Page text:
Use of Digital Pathology with AI-Algorithms Changes Diagnostics
Pathologists who are wedded to their light microscopes will want to pay attention to the impending arrival of a fully digital pathology system, where glass slides are converted to whole-slide images and then digitized. From that point, the surgical pathologist becomes the coach and quarterback of an individual patient’s case. The pathologist guides the AI-powered image analysis algorithms. Based on the results, the pathologist then orders supplementary tests appropriate to developing a robust diagnosis and guiding therapeutic decisions for that patient’s cancer.
In his interview with The Dark Report, Singh explained that the first effective AI-powered algorithms in digital pathology will be developed for prostate cancer and skin cancer. Both types of cancer are much less complex than, say, breast cancer. Moreover, the AI developers have decades of prostate cancer and melanoma cases where the biopsies, diagnoses, and downstream patient outcomes create a rich data base from which the algorithms can be trained and tuned.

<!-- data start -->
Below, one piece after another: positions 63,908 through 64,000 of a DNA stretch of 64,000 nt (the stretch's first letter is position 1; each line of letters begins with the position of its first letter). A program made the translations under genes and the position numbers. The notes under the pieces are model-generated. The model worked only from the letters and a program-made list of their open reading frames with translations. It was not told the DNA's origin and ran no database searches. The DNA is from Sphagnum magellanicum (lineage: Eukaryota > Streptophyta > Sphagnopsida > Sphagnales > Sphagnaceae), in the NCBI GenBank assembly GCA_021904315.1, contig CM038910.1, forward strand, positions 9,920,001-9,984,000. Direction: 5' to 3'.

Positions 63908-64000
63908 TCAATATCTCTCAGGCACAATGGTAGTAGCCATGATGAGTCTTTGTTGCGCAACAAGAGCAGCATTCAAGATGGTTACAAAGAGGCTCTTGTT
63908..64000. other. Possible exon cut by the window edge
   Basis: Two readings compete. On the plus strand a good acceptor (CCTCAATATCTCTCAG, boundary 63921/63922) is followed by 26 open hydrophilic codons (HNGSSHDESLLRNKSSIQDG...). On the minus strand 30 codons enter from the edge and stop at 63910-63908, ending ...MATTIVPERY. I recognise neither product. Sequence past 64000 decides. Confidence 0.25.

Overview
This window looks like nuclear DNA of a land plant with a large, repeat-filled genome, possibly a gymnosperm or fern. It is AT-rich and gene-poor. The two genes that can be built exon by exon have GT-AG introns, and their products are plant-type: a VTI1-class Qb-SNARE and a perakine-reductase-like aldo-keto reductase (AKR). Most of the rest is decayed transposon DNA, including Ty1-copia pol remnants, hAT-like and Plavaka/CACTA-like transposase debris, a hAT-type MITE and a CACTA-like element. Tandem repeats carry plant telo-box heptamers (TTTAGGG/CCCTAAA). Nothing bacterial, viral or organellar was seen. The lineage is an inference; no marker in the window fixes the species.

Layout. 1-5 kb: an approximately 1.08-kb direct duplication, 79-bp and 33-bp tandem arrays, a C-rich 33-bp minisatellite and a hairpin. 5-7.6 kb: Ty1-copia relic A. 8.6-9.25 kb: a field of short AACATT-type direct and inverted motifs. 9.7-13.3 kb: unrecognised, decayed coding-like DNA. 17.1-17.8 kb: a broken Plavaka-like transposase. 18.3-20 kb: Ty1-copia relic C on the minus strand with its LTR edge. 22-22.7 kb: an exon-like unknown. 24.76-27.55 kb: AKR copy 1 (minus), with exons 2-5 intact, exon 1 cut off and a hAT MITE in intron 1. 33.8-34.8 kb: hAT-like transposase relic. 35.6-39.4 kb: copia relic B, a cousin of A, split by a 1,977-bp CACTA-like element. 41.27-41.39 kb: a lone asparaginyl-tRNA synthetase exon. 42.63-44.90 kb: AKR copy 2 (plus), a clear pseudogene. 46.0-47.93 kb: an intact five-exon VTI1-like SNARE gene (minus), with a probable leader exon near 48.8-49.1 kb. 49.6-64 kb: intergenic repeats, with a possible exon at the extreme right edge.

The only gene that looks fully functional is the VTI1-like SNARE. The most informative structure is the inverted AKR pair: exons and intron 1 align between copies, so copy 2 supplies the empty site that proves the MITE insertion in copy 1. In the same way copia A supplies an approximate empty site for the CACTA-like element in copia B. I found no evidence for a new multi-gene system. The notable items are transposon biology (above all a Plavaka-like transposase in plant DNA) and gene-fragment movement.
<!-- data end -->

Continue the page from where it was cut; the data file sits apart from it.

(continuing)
To help surgical pathologists, pathologist-business leaders, and pathology group practice administrators understand the rapid developments in AI-powered digital pathology analysis, Dark Daily is conducting “Clinical-Grade Artificial Intelligence (AI) for Your Pathology Lab: What’s Ready Now, What’s Coming Soon, and How Pathologists Can Profit from Its Use,” on Thursday, June 17, 2021, from 1:00 PM to 2:30 PM EDT.